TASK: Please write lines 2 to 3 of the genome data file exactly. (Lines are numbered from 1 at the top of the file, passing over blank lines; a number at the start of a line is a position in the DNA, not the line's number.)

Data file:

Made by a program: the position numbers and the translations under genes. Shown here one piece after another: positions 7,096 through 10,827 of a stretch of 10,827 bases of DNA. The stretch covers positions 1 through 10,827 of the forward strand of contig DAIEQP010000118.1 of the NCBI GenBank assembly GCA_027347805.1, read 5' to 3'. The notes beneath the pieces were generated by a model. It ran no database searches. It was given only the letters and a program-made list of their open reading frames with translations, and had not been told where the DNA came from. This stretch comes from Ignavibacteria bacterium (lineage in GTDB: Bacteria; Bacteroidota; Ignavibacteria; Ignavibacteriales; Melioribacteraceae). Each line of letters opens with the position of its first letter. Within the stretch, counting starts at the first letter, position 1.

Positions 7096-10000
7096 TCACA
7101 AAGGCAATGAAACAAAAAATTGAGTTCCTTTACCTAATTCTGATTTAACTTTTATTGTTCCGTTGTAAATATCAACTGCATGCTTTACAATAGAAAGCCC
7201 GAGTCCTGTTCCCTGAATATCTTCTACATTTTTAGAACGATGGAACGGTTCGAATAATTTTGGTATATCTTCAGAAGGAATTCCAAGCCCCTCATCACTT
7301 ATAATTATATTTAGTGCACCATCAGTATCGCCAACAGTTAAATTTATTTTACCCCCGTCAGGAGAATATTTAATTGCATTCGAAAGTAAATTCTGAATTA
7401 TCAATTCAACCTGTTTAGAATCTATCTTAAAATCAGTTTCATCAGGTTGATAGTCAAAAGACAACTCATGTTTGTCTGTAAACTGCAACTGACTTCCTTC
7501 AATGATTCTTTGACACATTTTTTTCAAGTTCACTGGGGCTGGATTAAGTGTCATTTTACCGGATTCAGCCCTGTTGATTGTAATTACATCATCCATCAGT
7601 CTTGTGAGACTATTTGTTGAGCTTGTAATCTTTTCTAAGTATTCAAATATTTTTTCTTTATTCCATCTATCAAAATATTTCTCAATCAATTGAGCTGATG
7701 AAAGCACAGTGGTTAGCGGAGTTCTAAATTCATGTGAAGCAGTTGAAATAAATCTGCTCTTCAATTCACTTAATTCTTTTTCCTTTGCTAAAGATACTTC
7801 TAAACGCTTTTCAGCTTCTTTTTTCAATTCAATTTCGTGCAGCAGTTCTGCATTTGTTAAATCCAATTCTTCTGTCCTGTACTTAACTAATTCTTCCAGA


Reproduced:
Positions 7096-10000
7096 TCACA